We should not assume that all children diagnosed with Autism Spectrum Disorder (ASD) are non-verbal. Some do have verbal skills and are considered “high functioning,” a term used to give further definition to the individual’s overall ability to function. I have found in my practice, that even if they have some verbal skills, it does not automatically mean they are “high functioning,” but that is a discussion for another day.
What this study wanted to explore is what do music therapists think that work with these children perceive as to how the music functions? What is the music’s probability to work therapeutically? As with any qualitative study, the researcher often delves into the research question by means of interviews. Instead of statistical analysis, the researcher finds common threads or themes when each interviewee is asked basically the same questions so when they are analyzed, the themes emerge based on how the questions are answered.
Since the client definition was narrow, the criteria for being interviewed honed in on therapists who had specifically worked with children with ASD and were verbal. The themes that appeared were “a) musical infrastructure which describes how the music therapists facilitated musical experiences to support the children’s ability to regulate their arousal, attention and emotions; b) The meeting point between musical and verbal playfulness, which reflects the music therapists’ beliefs about how musical experiences add vitality and support the development of both verbal and nonverbal imaginative play; and c) musical responses, which describes the different ways music therapists use their voices and songs to interact musically with verbal children” (p. 66).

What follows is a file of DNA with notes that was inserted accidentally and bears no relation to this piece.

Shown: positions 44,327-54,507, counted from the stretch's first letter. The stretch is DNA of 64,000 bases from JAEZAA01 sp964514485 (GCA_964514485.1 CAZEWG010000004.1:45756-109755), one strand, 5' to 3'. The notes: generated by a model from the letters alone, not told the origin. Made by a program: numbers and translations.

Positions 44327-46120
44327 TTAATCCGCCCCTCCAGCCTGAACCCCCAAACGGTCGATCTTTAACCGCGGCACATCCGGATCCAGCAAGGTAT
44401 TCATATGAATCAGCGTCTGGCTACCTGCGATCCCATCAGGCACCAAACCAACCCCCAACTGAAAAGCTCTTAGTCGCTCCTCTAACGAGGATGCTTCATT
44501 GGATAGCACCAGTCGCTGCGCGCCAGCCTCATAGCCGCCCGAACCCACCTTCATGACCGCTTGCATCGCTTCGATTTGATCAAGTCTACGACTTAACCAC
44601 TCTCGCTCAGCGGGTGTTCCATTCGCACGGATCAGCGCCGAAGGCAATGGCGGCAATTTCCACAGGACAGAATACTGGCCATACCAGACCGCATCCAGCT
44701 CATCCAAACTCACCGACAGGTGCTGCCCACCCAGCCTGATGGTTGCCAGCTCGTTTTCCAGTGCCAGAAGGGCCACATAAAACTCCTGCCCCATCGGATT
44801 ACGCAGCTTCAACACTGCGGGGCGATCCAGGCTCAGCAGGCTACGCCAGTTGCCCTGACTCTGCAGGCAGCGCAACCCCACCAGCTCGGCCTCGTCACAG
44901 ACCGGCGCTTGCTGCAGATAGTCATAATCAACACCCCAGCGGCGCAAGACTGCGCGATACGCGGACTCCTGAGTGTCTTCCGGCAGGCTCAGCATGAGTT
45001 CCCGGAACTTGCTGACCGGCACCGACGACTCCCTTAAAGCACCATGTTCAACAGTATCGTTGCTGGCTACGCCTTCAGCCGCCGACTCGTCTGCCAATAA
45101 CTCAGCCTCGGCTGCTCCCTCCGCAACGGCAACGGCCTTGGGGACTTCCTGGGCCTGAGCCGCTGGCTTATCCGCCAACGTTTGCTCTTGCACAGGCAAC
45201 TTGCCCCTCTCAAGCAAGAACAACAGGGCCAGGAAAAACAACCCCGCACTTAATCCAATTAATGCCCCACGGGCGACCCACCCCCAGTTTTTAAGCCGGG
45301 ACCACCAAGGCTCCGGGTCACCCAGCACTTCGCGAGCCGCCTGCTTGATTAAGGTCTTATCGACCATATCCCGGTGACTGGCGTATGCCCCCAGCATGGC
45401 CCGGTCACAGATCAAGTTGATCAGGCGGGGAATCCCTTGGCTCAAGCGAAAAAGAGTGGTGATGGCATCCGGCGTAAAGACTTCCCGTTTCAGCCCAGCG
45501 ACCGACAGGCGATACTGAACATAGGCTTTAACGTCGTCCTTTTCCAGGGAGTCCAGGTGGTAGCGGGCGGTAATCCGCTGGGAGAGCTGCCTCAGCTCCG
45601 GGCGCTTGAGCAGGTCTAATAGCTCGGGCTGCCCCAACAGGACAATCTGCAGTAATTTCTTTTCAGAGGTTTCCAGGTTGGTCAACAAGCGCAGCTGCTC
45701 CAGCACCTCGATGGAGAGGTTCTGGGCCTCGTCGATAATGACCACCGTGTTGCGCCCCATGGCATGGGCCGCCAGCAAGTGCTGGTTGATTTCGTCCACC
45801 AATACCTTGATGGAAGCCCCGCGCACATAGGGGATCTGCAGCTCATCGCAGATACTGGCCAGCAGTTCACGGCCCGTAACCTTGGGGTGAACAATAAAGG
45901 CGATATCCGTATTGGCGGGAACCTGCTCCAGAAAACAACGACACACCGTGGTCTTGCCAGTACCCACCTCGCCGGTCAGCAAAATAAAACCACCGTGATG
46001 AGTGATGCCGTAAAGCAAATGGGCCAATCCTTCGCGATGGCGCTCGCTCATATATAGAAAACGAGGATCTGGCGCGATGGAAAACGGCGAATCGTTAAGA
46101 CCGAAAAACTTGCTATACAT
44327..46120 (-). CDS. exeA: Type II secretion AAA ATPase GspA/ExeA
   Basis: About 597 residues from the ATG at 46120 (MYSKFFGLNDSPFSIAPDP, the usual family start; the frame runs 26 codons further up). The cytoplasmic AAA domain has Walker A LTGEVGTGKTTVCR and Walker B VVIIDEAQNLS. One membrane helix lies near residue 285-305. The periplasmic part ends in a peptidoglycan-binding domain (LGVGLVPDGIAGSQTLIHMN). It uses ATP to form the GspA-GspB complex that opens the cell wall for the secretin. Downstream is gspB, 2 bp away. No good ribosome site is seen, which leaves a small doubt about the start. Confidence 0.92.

While this study focused on a narrow group of music therapists in a particular country, “findings highlight how these music therapists activity initiated the use of music in the sessions, particularly the use of vocalizations and songs, in order to engage the child….” (p. 87). These findings support my work in knowing that as I interact with my client, I have to pay attention to all aspects of our interaction and use music through vocalizations, songs and play to guide the child emotionally. Understanding that each one of us is different, these findings support being flexible as a therapist and attuned to your client in order to maximize communication.
For more information on music therapy, visit our website at www.centralohiomusictherapy.com or the American Music Therapy Association’s website at www.musictherapy.org.
Stephanie H. Morris, MM, MT-BC
Neurologic Music Therapy Fellow
Central Ohio Music Therapy, LLC
Epstein, S., Cochavit, E., Thompson, G. (2020). Music therapists’ perceptions of the therapeutic potentials using music when working with verbal children on the autism spectrum: A Qualitative Analysis. Journal of Music Therapy, 57(1), 2020, 66 – 90. Doi: 10-1093/jmt/thz017